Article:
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AMERICAN HORROR STORY: FREAK SHOW Recap: The Curse of Edward Mordrake

AMERICAN HORROR STORY: FREAK SHOW Recap: The Curse of Edward Mordrake

As if the “freaks” didn’t have enough to deal with!

This week American Horror Story aired the first of its two-part Halloween episode, “Edward Mordrake” which appeared to plant a lot of seeds not only for the storyline’s conclusion next week, but also for the rest of the season. Kathy Bates’ Ethel Darling took center stage here as we learned a lot about her past, present and future. First, she is terminally ill and only has 6-12 months to live. In an emotional scene, Ethel is delivered the news by a doctor who, as she explains, has “treated me with respect.” She continues, telling the doctor that maybe her life would have gone differently if she had met him sooner.

Ethel returns to the grounds and joins the group in the tent and tells them the legend of Edward Mordrake (played by Wes Bentley) in response to the suggestion that they do a show on Halloween night. She explains the history of Mordrake and that if any freaks decide to perform on Halloween, the ghost of Mordrake will return from the grave and take one of them back to hell with him.

Meanwhile, Dandy has lost his marbles and is creating his own costume for Halloween — a clown. He ventures downstairs in his new getup and confronts Patti LaBelle’s Nora with a knife but she, unsurprisingly, is not scared. She dares him to kill her, which he cannot, and instead throws a hissy fit and runs away to Twisty’s school bus out in the woods where he then decides to poke and prod at the children that the menacing clown is holding captive. Twisty arrives before Dandy can do any real damage with a new child in tow.

AHS Dandy and Twisty

Earlier in the episode we meet Dennis O’Hare and Emma Roberts characters — two con artists who are in search of the corpse of a real “freak” to sell to the museum and make a few bucks. It is then that they decide to visit Jupiter instead of Coney Island (ooh — could season five be taking place in Coney Island?) and Roberts’ Maggie Esmerelda approaches Elsa Mars looking for a job. She looks into her crystal ball (but really takes a quick peek around the tent) and gives a spot on “reading” for Mars, playing into her anger over never becoming the star she thinks she should have been. This moment rang a little untrue for me as so far Mars has proved herself to be a pretty savvy business woman. However, I’m assuming we’re to believe 1) her hubris may be her downfall and 2) she was smoking something out of that pipe and I don’t think it was tobacco, so perhaps her judgement was impaired?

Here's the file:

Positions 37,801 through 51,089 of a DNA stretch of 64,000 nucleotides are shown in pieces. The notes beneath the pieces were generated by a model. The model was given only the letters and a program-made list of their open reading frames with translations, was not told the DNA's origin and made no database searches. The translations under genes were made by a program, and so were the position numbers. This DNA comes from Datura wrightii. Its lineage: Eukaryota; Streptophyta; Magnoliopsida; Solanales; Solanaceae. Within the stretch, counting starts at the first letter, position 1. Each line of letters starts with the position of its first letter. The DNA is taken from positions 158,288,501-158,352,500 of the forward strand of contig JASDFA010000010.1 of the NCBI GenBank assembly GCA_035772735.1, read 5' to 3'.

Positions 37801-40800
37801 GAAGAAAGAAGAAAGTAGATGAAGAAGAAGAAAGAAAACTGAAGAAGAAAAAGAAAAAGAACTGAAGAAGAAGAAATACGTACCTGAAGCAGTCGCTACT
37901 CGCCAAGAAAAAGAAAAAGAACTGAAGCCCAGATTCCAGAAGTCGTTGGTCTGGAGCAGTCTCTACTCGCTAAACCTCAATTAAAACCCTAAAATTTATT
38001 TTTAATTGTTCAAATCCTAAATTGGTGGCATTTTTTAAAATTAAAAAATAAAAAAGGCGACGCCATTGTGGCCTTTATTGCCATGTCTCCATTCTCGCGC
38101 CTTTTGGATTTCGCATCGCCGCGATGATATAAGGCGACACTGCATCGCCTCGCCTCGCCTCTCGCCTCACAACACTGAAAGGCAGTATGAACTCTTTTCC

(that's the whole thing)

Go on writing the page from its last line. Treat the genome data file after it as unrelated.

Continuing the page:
In any case, this lead to Mars performing the third song of the season (according to Ryan Murphy, they will be used as needed), a cover of Lana Del Rey’s “Gods and Monsters” which summons the ghost of Edward Mordrake. Mordrake confronts Ethel and of course she thinks she’s the soul who will be taken back to hell. She tells Mordrake and the ghosts of the freaks who accompany him of her history with Del (Michael Chiklis), something that was elaborated on earlier in the episode. The story is one of utter heartbreak and abuse, culminating with Del forcing her to give birth to Jimmy (Evan Peters) as part of their own makeshift freak show because they were broke and needed to do something for money. My heart broke for Ethel throughout this entire episode and it would appear that Bates is going to be a real contender for the Best Supporting Actress Emmy race yet again in 2015.

Mordrake’s vengeful demon declares that Ethel is not the one they will be taking with them and Mordrake offers her his handkerchief to dry her tears. And with that, he’s gone. To be continued…

I loved this episode of American Horror Story. It would seem that the tragedy is on full display this season and I’ve found myself wondering if this is because Murphy and company can relate to the material more. As I’ve expressed before, I believe the strongest season of the anthology series to be the first, Murder House, because it seemed to be coming from a place that was rather sincere, no matter how messed up. Perhaps the team behind this season feels the “freak” allegory a little deeper in their bones than they did in the previous two seasons.

In any case, “Edward Mordrake” concludes next Wednesday, just in time for Halloween, on FX.

Images: FX

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